WordPress Ribbon Menu with CSS

For a recent project I was asked to replace a Flash site with a CSS/HTML version which was to match the existing look as closely as possible. This was essentially straight forward apart from the menu that was needed. The menu had a ‘wrapped ribbon’ affect on the currently visited item.

Flash Ribbon menu
Flash Ribbon menu

What I’m going to do here is run you through how I replicated this in CSS/HTML on a WordPress powered site. The finshed menu should look like the following;

CSS WordPress Ribbon Menu
CSS WordPress Ribbon Menu

The approach I took was to use the built in wp_nav_menu hook in WordPress to display the menu (which gives a lot of control) but to pass in an extra parameter to the call to define an extra div with a class defined which would be output before the link text.

wp_nav_menu( array( 'container_class' => 'menu-header','theme_location' => 'primary','link_before' => '<div class="ribbon"></div>') ); 

With some fairly standard CSS (all source can be found below) I now had a menu which looked like the following;

CSS Ribbon Menu Work in progress

The trick now was create the actual wrapped ribbon affect… and to do this I gave the selected item negative left margin

margin-left: -20px;

CSS Ribbon menu work in progress

The next step was to creat an image to make it look like the ribbon wrapped back around the menu. This is simply a triangle image with a radial gradient along it’s angled edge to give a feel of depth. For my menu the image I used was this one.

I then assigned this image as a background to the div element we added earlier in our wp_nav_menu call for the selected menu item.

#access ul li.current_page_item .ribbon {
float:left;
background:url(../images/ribbon_triangle_02.png)  no-repeat;
position:relative;
top: 38px;
left: -11px;
width: 20px;
height: 20px;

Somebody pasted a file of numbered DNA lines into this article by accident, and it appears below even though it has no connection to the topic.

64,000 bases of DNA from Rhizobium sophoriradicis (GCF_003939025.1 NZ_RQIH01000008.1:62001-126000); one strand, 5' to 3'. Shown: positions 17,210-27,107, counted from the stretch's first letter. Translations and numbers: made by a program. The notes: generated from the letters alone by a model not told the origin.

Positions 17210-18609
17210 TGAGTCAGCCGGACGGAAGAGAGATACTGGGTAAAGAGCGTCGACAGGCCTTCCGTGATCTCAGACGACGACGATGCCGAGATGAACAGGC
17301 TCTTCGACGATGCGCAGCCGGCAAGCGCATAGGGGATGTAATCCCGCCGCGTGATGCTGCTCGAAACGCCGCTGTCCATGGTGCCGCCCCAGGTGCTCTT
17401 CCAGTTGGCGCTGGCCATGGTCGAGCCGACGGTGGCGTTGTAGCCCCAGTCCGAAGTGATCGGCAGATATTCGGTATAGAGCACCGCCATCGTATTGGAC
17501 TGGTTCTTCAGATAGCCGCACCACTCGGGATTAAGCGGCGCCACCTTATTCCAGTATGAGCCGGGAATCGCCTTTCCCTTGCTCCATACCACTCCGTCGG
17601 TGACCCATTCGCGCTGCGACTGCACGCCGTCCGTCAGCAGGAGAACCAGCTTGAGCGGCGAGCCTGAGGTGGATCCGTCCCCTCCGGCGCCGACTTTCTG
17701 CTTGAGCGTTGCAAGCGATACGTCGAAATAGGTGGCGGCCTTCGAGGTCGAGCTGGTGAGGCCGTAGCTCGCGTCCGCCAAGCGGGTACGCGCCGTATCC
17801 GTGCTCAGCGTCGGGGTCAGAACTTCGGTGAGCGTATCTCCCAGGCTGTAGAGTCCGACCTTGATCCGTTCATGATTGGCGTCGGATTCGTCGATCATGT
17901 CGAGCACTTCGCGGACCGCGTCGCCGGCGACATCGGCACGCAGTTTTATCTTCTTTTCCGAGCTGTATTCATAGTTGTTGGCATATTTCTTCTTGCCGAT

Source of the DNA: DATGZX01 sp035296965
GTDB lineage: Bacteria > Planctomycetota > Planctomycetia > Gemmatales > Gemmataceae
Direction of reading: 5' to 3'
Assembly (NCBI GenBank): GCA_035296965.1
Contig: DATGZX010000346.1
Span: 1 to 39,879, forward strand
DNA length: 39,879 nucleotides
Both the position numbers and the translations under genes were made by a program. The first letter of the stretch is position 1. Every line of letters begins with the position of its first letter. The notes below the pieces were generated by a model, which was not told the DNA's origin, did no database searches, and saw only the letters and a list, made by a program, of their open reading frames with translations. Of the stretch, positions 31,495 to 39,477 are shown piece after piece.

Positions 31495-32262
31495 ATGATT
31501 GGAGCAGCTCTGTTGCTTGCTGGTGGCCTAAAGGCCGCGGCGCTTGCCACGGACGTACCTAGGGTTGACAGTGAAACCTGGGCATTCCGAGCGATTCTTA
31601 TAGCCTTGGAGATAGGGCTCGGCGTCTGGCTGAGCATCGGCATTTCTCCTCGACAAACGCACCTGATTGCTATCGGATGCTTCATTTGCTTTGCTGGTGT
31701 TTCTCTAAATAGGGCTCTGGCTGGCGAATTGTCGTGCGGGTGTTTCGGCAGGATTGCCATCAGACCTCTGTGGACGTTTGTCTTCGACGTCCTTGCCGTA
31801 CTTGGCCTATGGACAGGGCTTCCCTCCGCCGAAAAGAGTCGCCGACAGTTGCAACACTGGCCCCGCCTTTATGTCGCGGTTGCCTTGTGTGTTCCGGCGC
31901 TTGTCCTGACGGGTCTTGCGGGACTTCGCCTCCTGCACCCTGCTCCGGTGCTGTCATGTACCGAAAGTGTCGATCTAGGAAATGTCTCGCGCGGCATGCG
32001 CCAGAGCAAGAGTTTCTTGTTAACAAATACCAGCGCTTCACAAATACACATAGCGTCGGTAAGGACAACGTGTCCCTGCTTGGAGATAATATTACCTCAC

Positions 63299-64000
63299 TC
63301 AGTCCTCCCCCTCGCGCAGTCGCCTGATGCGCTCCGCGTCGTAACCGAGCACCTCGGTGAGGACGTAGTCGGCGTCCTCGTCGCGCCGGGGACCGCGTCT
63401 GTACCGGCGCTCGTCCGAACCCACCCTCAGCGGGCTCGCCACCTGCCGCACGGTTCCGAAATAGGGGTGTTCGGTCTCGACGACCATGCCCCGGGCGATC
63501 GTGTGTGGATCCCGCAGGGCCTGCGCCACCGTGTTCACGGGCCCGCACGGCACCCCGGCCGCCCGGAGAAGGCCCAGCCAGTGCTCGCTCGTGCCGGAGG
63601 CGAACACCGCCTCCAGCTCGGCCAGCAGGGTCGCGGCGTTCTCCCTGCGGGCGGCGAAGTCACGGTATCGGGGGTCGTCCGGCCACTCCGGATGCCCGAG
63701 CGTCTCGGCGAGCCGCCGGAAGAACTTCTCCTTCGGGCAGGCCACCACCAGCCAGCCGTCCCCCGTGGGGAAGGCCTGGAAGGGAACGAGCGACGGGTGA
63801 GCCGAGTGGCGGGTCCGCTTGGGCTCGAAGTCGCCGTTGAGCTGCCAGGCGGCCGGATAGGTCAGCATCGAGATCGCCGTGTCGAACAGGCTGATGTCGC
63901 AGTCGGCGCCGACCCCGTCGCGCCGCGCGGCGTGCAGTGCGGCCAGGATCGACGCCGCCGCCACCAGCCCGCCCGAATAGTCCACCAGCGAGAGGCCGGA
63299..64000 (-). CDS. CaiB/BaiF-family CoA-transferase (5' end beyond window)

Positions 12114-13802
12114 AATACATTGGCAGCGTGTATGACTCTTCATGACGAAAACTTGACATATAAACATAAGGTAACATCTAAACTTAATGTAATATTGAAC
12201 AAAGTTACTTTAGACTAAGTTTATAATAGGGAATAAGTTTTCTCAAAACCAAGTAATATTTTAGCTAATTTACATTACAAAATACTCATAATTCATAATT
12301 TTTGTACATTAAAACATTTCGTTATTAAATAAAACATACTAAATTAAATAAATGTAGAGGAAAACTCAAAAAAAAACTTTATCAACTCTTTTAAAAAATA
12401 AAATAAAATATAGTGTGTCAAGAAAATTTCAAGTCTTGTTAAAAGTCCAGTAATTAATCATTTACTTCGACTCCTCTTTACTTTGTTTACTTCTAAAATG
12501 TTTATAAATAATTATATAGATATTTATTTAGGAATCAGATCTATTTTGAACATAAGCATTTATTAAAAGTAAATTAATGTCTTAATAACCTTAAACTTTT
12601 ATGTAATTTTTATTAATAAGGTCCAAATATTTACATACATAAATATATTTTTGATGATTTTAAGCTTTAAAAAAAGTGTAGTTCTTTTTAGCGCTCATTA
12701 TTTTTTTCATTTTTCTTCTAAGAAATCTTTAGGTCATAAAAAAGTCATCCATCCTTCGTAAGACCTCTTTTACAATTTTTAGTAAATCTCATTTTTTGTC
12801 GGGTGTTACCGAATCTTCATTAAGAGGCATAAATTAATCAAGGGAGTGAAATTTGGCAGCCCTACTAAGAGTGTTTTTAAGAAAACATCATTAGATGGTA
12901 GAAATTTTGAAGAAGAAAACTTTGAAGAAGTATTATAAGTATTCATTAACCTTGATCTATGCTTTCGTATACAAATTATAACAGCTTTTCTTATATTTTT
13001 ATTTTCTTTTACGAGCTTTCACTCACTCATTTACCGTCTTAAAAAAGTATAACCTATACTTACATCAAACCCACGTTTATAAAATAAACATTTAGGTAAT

}

And there you have it… our finished article

CSS WordPress Ribbon Menu
CSS WordPress Ribbon Menu
#access .menu-header,
div.menu {
	font-size: 13px;
	margin-left: 0px;
	width: 100%;
}
#access .menu-header ul,
div.menu ul {
	margin: 0;
}
#access a {
	color: #fff;
    background: #333;
    background-image: -moz-linear-gradient(-65deg, rgba(51, 51, 51, 1), rgba(51, 51, 51, 0.6)20%, rgba(0, 0, 0, 0.8) );
  background-image: -webkit-gradient(linear, left top, right bottom, from(rgba(51, 51, 51, 1)), to(rgba(0, 0, 0, 0.8)), color-stop(20%, rgba(51, 51, 51, 0.6)));
	display: block;
	line-height: 38px;
	padding: 0 10px;
	text-decoration: none;
    border-bottom: 1px solid #000;
}
#access li:hover > a,
#access ul ul :hover > a {
	background: #ccc;
    background-image: -moz-linear-gradient(-65deg, rgba(0, 0, 0, 0), rgba(0, 0, 0, 0.4)30%, rgba(0, 0, 0, 0.6) );
  background-image: -webkit-gradient(linear, left top, right bottom, from(rgba(0,0,0,0)), to(rgba(0, 0, 0, 0.6)), color-stop(30%, rgba(0,0,0,0.4)));
	color: #000;
    border-bottom: 1px solid #000;
}
#access ul li.current_page_item .ribbon {
  float:left;
  background:url(../images/ribbon_triangle_02.png)  no-repeat;
  position:relative;
  top: 38px;
  left: -11px;
  width: 20px;
  height: 20px;
}

#access ul li.current_page_item > a,
#access ul li.current-menu-ancestor > a,
#access ul li.current-menu-item > a,
#access ul li.current-menu-parent > a {
	color: #444;
    background: #15c692;
    background-image: -moz-linear-gradient(-65deg, rgba(0, 0, 0, 0), rgba(0, 0, 0, 0.2)50%, rgba(0, 0, 0, 0.3) );
  background-image: -webkit-gradient(linear, left top, right bottom, from(rgba(0,0,0,0)), to(rgba(0, 0, 0, 0.3)), color-stop(50%, rgba(0,0,0,0.2)));
    border-bottom: 1px solid #000;
    margin-left: -20px;
}
* html #access ul li.current_page_item a,
* html #access ul li.current-menu-ancestor a,
* html #access ul li.current-menu-item a,
* html #access ul li.current-menu-parent a,
* html #access ul li a:hover {
	color: #444;
    border-bottom: 1px solid #000;
    background: #15c692;
    background-image: -moz-linear-gradient(-65deg, rgba(255, 255, 255, 0.6), rgba(255, 255, 255, 0.3)30%, rgba(19, 185, 136, 1) );
}

Android – Getting apps to appear on the market

When I first started working on Asssist for Gingerbread Design we all knew that we wanted the app to be available across as many devices as possible. We wanted to cover devices with smaller screens and lower densities such as the HTC Wildfire as well as more advanced devices. Little did I know that being able to do this would take so much searching and trial and error.

And even after trying the app out the on the Android emulator with it’s settings to match the Wildfire (which seemed to work OK) when we came to launch the device in the Google Market it seemed that the device wasn’t being displayed to all users.

We were told our app didn't appear on the market
We were told our app didn't appear on the market

Then, after weeks of searching I came across a little gem of info (sorry can’t remember where)… all you have to do is include the following in your project’s AndroidManifest.xml file.


This seemed to work for me and I hope it does for you too.